This is one out of three St. Louis Cemeteries, the oldest surviving cemeteries in New Orleans. It was established by Royal Spanish Land Grant in 1789. The St. Louis Cemetery No.1, at the corner of St. Louis and Basin Street, was originally twice its current size and located outside of the city limit. All the graves are above-ground vaults which believed to protect the bodies from flooding and was also a common practice adapted by French and Spanish culture.
The sky-scraping New Orleans city skyline against down-to-earth tombs of St. Louis Cemetery No.1.
The cemetery is adorned with fascinating memorial sculptures, monuments, and statuary.
The tallest monument in the cemetery belongs to The Italian Mutual Benevolent Society. The tomb has space for a thousand remains for the society members. It is a way to lower the fund of burial for individuals.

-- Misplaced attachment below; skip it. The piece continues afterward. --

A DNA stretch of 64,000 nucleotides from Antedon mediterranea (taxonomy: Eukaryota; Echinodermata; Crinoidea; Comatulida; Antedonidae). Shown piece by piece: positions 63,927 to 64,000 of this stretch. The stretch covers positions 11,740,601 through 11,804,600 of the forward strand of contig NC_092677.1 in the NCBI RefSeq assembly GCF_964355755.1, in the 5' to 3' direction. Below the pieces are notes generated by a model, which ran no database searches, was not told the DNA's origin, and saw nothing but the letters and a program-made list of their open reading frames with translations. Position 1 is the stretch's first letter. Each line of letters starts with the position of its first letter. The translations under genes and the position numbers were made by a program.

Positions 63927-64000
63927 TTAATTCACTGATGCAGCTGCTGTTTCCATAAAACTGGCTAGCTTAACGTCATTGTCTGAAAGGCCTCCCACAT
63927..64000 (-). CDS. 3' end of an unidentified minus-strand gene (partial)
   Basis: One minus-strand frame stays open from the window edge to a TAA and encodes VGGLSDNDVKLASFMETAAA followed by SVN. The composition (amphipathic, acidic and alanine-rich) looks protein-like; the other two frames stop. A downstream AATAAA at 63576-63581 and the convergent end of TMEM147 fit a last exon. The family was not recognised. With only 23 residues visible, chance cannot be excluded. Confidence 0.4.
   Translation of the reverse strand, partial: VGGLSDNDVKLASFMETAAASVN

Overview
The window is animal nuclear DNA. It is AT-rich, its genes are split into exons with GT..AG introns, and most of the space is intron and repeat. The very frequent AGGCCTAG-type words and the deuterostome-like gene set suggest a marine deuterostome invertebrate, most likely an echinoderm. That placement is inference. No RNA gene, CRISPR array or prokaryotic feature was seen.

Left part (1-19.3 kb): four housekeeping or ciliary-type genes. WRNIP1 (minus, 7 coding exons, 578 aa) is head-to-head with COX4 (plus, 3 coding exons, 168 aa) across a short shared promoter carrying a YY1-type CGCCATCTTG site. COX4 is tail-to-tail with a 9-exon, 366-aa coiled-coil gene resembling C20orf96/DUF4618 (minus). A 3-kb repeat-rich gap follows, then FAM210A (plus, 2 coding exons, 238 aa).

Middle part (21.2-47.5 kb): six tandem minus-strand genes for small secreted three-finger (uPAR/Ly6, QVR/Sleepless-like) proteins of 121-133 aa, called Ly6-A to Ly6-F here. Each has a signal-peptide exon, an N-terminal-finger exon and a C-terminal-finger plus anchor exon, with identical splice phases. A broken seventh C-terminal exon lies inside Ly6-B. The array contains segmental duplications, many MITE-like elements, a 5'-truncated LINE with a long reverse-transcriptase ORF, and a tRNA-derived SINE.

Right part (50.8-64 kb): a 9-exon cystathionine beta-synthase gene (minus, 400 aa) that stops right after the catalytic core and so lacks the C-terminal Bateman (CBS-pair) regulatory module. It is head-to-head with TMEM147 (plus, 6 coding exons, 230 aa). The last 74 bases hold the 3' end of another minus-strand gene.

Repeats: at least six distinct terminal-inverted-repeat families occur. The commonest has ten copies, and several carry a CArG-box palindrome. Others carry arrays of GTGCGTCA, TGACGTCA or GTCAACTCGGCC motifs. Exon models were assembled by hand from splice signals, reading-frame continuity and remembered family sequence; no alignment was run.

Some of notable citizens of New Orleans were buried here. The most visited now is probably what is believed to be the tomb of the Voo Doo Queen, Marie Laveau, who was rested in her family tomb. The tomb is covered with cross marks put by people who believe that it will make Laveau’s spirit grant a wish. The living family members consider this as vandalism.
“OMNIA AB UNO” – all comes from One- is engraved on this pure white 9-feet pyramid tomb belongs to actor Nicolas Cage for his future final resting place. The plot was purchased in 2010.
The Adams Family tomb (the white one).
A tomb with different finish.
Iron works at the cemetery adapt fleur-de-lis and cross elements.
New Orleans skyline meets the cemetery’s gate.Photographs © 2015 Ine Burke | inegaleri.com
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